Private obstetric intervention: good, bad or whatever?

Andrew F Pesce
Med J Aust 2009; 190 (9): . || doi: 10.5694/j.1326-5377.2009.tb02518.x
Published online: 4 May 2009

Challenging the assumption that higher rates of intervention provide no benefits for babies

Hardly a week seems to pass in Australia without an article in national newspapers drawing attention to the differences in obstetric intervention rates between private patients cared for by obstetricians and public patients who receive various models of care.1 The reported assumption has consistently been that the higher intervention rates observed in private patients are of no benefit to women or their babies, and possibly cause harm. This opinion has inevitably led to suggestions that federal support for private obstetric care be scaled back and redirected to models of care with lower intervention rates.2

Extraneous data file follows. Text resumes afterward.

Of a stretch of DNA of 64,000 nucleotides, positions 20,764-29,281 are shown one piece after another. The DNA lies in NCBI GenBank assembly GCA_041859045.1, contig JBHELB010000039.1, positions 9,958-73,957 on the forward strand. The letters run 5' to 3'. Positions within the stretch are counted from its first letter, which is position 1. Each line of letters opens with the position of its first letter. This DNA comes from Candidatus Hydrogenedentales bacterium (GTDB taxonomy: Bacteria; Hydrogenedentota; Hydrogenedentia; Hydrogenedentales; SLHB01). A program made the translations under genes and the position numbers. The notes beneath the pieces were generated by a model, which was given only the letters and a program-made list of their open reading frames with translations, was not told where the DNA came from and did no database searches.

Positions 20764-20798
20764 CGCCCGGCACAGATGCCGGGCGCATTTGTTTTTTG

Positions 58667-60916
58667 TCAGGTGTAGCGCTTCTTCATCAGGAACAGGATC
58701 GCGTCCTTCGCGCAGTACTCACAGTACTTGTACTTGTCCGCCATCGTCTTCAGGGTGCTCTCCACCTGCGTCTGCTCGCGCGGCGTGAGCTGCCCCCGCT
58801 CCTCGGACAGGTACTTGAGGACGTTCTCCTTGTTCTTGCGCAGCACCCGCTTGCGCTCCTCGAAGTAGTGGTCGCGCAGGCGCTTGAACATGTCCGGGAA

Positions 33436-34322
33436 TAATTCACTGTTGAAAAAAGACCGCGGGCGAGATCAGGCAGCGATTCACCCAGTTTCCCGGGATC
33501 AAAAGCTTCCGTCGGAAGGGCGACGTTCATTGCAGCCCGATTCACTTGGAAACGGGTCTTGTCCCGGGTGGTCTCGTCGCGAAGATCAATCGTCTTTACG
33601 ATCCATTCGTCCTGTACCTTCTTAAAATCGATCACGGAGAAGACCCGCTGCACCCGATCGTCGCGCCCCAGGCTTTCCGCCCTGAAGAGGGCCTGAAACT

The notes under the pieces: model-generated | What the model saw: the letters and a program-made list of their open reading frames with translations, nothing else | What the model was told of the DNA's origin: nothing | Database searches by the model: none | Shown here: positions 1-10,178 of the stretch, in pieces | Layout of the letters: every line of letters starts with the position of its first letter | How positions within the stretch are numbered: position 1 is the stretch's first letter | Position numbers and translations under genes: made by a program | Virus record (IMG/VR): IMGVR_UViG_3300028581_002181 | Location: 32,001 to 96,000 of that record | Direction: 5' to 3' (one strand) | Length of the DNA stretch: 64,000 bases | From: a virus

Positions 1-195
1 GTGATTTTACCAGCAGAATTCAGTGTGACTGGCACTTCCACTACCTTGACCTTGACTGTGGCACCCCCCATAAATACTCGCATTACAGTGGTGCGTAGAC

• Andrew F Pesce

  • Westmead Private Hospital, Sydney, NSW.


Competing interests:

I am currently Chairman of the National Association of Specialist Obstetricians and Gynaecologists.


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